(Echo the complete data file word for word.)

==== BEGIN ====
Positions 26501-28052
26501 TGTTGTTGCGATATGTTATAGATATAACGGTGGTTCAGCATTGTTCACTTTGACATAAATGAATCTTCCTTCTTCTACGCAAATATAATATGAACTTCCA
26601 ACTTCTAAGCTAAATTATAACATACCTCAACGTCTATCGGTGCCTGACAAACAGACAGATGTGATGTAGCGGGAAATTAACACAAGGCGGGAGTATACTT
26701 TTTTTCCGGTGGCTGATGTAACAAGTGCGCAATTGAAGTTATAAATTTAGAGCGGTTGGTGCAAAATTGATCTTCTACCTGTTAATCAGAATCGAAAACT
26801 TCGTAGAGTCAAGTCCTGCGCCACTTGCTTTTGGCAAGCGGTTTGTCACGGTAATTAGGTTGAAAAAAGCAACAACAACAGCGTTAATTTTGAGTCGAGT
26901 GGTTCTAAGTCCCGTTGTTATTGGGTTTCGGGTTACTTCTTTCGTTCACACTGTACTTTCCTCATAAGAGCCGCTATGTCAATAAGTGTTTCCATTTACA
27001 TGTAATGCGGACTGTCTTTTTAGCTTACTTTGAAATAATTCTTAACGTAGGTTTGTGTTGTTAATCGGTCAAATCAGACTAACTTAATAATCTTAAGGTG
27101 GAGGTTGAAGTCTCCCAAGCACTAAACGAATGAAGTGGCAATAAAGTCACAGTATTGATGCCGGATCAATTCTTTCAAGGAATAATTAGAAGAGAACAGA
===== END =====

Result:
Positions 26501-28052
26501 TGTTGTTGCGATATGTTATAGATATAACGGTGGTTCAGCATTGTTCACTTTGACATAAATGAATCTTCCTTCTTCTACGCAAATATAATATGAACTTCCA
26601 ACTTCTAAGCTAAATTATAACATACCTCAACGTCTATCGGTGCCTGACAAACAGACAGATGTGATGTAGCGGGAAATTAACACAAGGCGGGAGTATACTT
26701 TTTTTCCGGTGGCTGATGTAACAAGTGCGCAATTGAAGTTATAAATTTAGAGCGGTTGGTGCAAAATTGATCTTCTACCTGTTAATCAGAATCGAAAACT
26801 TCGTAGAGTCAAGTCCTGCGCCACTTGCTTTTGGCAAGCGGTTTGTCACGGTAATTAGGTTGAAAAAAGCAACAACAACAGCGTTAATTTTGAGTCGAGT
26901 GGTTCTAAGTCCCGTTGTTATTGGGTTTCGGGTTACTTCTTTCGTTCACACTGTACTTTCCTCATAAGAGCCGCTATGTCAATAAGTGTTTCCATTTACA
27001 TGTAATGCGGACTGTCTTTTTAGCTTACTTTGAAATAATTCTTAACGTAGGTTTGTGTTGTTAATCGGTCAAATCAGACTAACTTAATAATCTTAAGGTG
27101 GAGGTTGAAGTCTCCCAAGCACTAAACGAATGAAGTGGCAATAAAGTCACAGTATTGATGCCGGATCAATTCTTTCAAGGAATAATTAGAAGAGAACAGA